Haden in 2007

In 2001, Haden won the Latin Grammy Award for Best Latin Jazz CD for his album Nocturne which contains boleros from Cuba and Mexico. In 2003, he won the Latin Grammy Award for Best Latin Jazz Performance for his album Land of the Sun.[11] Haden reconvened the Liberation Music Orchestra in 2005, with largely new members, for the album Not In Our Name, released on Verve Records. The album dealt primarily with the contemporary political situation in the United States.

In 2008, Haden co-produced, with his wife Ruth Cameron Haden, the album Rambling Boy. It features several members of his immediate family, including Ruth Cameron, his musician triplets, son Josh, and Tanya's husband, singer and multi-instrumentalist Jack Black. They were joined by banjoist Béla Fleck, and guitarist/singers Vince Gill, Pat Metheny, Elvis Costello, Rosanne Cash, Bruce Hornsby (piano and keyboards), among other top Nashville musicians.[11] The album harkens back to Haden's days of playing Americana and bluegrass music with his parents on their radio show. The idea came to Haden when his wife Ruth gathered the Haden family together for his mother's 80th birthday and suggested they all sing "You Are My Sunshine" in the living room, as that was a song everyone knew.[19] Rambling Boy was intended to connect music from his early childhood in the Haden Family band to the new generation of the Haden family as well. The album includes songs made famous by the Stanley Brothers, the Carter Family, and Hank Williams, in addition to traditional songs and original compositions.

In 2009, Swiss film director Reto Caduff released a film about Haden's life, titled Rambling Boy. It screened at the Telluride Film Festival and at the Vancouver International Film Festival in 2009. In the summer of 2009, Haden performed again with Coleman at the Meltdown Festival in Southbank, London. He also performed and produced duet recordings with pianist Kenny Barron, with whom he recorded the album Night and the City. In February 2010, Haden and pianist Hank Jones recorded a companion to Steal Away: Spirituals, Hymns and Folk Songs called Come Sunday. Jones died three months after the recording of the album.[11]

In September 2014, three months after his death, the newly reactivated Impulse! label released Charlie Haden-Jim Hall, a recording of a duo performance at the 1990 Montreal International Jazz Festival. "This album documents a rarified journey", wrote pianist Ethan Iverson in the album's liner notes. Although terminally ill, Haden produced and worked on the album. In June 2015, Impulse released Tokyo Adagio, a 2005 collaboration with Gonzalo Rubalcaba, similarly produced by Haden when he was near death.[20]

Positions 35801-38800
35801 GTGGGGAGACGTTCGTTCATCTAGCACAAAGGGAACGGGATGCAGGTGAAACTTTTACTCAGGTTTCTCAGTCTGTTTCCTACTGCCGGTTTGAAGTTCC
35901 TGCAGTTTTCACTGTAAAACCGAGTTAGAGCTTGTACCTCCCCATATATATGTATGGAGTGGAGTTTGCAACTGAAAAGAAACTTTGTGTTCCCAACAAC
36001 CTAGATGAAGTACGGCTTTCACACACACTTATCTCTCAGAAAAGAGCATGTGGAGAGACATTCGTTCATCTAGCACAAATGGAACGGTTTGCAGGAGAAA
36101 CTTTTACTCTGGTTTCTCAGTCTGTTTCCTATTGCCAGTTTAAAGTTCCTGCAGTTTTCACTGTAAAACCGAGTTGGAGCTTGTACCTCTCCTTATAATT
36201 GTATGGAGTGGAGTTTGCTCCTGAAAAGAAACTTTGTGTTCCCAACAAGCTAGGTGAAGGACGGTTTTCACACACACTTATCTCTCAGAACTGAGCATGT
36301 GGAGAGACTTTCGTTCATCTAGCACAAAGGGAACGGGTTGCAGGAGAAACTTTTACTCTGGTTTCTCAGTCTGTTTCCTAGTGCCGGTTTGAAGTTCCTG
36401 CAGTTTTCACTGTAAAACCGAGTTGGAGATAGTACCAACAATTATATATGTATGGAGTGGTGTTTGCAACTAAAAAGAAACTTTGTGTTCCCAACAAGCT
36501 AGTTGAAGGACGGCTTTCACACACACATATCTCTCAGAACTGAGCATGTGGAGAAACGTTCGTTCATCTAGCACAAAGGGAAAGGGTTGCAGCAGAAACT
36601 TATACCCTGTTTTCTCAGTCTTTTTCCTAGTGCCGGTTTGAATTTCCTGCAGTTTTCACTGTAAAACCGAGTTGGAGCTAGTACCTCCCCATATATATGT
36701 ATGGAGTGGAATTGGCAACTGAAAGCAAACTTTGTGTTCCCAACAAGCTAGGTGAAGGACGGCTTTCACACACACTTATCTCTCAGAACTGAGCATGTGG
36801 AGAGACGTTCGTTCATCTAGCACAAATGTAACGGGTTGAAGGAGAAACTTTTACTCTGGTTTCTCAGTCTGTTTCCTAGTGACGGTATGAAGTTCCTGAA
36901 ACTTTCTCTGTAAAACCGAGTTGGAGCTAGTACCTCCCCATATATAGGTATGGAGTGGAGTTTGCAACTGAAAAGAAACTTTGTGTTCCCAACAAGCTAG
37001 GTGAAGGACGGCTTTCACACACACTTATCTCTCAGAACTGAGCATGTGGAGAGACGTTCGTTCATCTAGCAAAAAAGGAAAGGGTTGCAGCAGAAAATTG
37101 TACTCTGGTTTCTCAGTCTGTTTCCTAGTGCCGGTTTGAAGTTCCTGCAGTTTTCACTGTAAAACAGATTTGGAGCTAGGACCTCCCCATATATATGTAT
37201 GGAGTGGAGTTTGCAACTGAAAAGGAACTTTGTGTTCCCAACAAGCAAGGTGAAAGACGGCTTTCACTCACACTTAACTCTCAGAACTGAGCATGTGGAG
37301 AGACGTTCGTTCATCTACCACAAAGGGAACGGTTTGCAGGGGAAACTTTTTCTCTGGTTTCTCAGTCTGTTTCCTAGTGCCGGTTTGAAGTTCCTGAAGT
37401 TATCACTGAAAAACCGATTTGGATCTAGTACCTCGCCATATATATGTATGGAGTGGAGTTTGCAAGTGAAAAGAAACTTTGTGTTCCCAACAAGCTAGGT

In 2012, Haden was a recipient of the NEA Jazz Masters Award.

In 2013, Haden received the Grammy Lifetime Achievement Award.

In 2014, Haden was bestowed the Chevalier de l'Ordre des Arts et des Lettres by the French Ministry of Culture. A posthumous ceremony in his honor took place in New York City in 2015, where his widow Ruth was presented with the medal.



Spirituality and teaching method


While he did not identify himself with a specific religious orientation, Haden was interested in spirituality, especially in association with music. He felt it was his duty, and the duty of the artist, to bring beauty to the world, to make this world a better place. He encouraged his students to find their own unique musical voice and bring it to their instrument. He also encouraged his students to be in the present moment: "there's no yesterday or tomorrow, there's only right now", he explained.[13] In order to find this state, and ultimately to find one's spiritual self, Haden urged one to aspire to have humility, and respect for beauty; to be thankful for the ability to make music, and to give back to the world with the music they create. He claimed that music taught him this process of exchange, so he taught it to his students in return.[13] Music, Haden believed, also teaches incredibly valuable lessons about life: "I learned at a very young age that music teaches you about life. When you're in the midst of improvisation, there is no yesterday and no tomorrow—there is just the moment that you are in. In that beautiful moment, you experience your true insignificance to the rest of the universe. It is then, and only then, that you can experience your true significance."[19]